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U.S. Transuranium and Uranium Registries Conference Contributions

12th International Congress of the International Radiation Protection Association, Buenos Aires, Argentina, October 19-24, 2008

IRPA 12: 12th International Congress of the International Radiation Protection Association

Uncertainty in internal doses: using Bayes to transfer information from one worker to another
Anthony C. James (USTUR), Alan Birchall (HPA-RPD, UK), Matthew L. Puncher (HPA-RPD, UK)

Uncertainty in the estimates of internal doses to workers or members of the public can arise for a variety of reasons, which include a lack of knowledge about assumed model parameters, uncertainty in exposure conditions, paucity of measurement data, and variability between individuals. In some cases, for example, causation or epidemiological studies, it is essential to be able to quantify this uncertainty for each individual in the study.

Over the past few years, a simple, yet powerful method employing Bayesian inference has been developed to evaluate directly the uncertainties in doses for individuals exposed to radionuclides. It is proposed to use this methodology to estimate uncertainties in lung and bone marrow doses for several thousand nuclear power workers in the UK, France and Belgium, as part of a large European epidemiological study (Alpha Risk) aimed at quantifying the risk from alpha irradiation. It is also planned to extend this methodology to improve the quality of dosimetric data for members of the Mayak Worker and Techa River Cohorts in the Southern Urals, as part of a large European Project (SOUL).

It is often the case that some individuals within a cohort will have been subject to extensive measurements, enabling precise estimates of organ doses to be derived, while for others, the measurement data is sparse.  The question is, how can one make use of the measurement data on the former individuals, to improve dose estimates for the latter?  It will be seen that Bayes provides the very mechanism for doing this, since the essence of the Bayesian approach is to start with knowledge before the measurement data are known (prior knowledge), and then use the measurement data to revise it (posterior knowledge).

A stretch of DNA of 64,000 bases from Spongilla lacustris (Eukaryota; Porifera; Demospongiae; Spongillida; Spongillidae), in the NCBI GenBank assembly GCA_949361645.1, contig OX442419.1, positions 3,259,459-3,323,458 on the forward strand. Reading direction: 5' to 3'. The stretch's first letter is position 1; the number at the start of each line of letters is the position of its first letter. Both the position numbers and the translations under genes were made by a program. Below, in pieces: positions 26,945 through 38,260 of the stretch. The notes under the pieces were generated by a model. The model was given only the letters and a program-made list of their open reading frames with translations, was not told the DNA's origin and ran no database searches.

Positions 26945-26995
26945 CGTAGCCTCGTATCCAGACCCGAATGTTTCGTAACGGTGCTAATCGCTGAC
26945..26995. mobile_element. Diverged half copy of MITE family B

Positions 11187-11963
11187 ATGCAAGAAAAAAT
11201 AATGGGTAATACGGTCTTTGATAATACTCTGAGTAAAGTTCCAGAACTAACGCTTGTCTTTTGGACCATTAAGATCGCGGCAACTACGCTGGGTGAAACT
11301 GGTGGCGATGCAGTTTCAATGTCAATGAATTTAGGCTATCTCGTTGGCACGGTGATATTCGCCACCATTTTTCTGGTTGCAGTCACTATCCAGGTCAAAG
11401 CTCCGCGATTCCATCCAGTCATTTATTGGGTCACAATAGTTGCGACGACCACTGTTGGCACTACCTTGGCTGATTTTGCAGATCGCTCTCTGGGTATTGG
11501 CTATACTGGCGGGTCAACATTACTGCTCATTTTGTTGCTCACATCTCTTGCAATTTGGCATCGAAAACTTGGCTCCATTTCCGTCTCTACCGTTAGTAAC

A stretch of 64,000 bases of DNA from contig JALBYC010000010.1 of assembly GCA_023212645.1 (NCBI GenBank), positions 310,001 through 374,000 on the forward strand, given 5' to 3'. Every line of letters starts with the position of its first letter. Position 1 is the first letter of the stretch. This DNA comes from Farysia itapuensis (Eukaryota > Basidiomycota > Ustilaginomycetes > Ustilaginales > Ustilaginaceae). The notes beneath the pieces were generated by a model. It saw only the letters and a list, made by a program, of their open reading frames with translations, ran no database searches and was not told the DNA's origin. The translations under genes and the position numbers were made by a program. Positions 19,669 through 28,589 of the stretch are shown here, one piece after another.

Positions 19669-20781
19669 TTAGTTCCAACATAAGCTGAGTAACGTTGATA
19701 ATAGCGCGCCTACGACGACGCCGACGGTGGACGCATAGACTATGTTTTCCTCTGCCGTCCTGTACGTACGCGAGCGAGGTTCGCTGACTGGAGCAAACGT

The aim of this paper is to illustrate our Bayesian method by taking two such cases, who were both exposed by accidental inhalation of the same form of americium compound. Essentially, the comprehensive bioassay data available for the first worker is used to derive posterior probability distributions of absorption parameters for the americium material which are used as prior information to improve the dose assessment for the second worker. Direct assessment of the uncertainty in the second worker’s dose, both with and without the additional information from the first worker, quantifies the improvement in dose assessment obtained. A simple method of dealing with correlations between critical model parameters in this case is proposed, and its wider implications are discussed.

KEYWORDS: Internal, Dose, Bayes, Uncertainty, Epidemiology, USTUR.

Web Proceedings [USTUR-0244-08]
View Poster [USTUR-0244-08A]